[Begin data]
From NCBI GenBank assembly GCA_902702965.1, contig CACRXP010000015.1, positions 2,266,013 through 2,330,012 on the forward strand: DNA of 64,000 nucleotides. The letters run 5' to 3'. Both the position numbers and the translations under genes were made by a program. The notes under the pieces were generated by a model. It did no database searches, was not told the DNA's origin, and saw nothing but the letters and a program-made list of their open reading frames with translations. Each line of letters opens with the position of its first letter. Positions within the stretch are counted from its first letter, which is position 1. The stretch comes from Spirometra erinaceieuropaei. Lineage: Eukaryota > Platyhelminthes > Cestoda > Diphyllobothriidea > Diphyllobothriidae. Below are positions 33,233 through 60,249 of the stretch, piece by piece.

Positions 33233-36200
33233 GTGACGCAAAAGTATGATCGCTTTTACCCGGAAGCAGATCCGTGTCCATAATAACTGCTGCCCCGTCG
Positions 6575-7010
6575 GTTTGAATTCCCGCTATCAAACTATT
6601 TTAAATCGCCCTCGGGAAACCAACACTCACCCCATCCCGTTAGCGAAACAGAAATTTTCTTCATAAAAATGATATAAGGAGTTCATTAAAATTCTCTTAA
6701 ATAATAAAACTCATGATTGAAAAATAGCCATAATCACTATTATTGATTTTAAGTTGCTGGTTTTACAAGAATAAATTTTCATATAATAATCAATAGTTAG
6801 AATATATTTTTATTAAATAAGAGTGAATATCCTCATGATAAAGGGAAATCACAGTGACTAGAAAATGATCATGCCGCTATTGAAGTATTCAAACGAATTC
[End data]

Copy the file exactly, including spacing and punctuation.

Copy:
From NCBI GenBank assembly GCA_902702965.1, contig CACRXP010000015.1, positions 2,266,013 through 2,330,012 on the forward strand: DNA of 64,000 nucleotides. The letters run 5' to 3'. Both the position numbers and the translations under genes were made by a program. The notes under the pieces were generated by a model. It did no database searches, was not told the DNA's origin, and saw nothing but the letters and a program-made list of their open reading frames with translations. Each line of letters opens with the position of its first letter. Positions within the stretch are counted from its first letter, which is position 1. The stretch comes from Spirometra erinaceieuropaei. Lineage: Eukaryota > Platyhelminthes > Cestoda > Diphyllobothriidea > Diphyllobothriidae. Below are positions 33,233 through 60,249 of the stretch, piece by piece.

Positions 33233-36200
33233 GTGACGCAAAAGTATGATCGCTTTTACCCGGAAGCAGATCCGTGTCCATAATAACTGCTGCCCCGTCG
Positions 6575-7010
6575 GTTTGAATTCCCGCTATCAAACTATT
6601 TTAAATCGCCCTCGGGAAACCAACACTCACCCCATCCCGTTAGCGAAACAGAAATTTTCTTCATAAAAATGATATAAGGAGTTCATTAAAATTCTCTTAA
6701 ATAATAAAACTCATGATTGAAAAATAGCCATAATCACTATTATTGATTTTAAGTTGCTGGTTTTACAAGAATAAATTTTCATATAATAATCAATAGTTAG
6801 AATATATTTTTATTAAATAAGAGTGAATATCCTCATGATAAAGGGAAATCACAGTGACTAGAAAATGATCATGCCGCTATTGAAGTATTCAAACGAATTC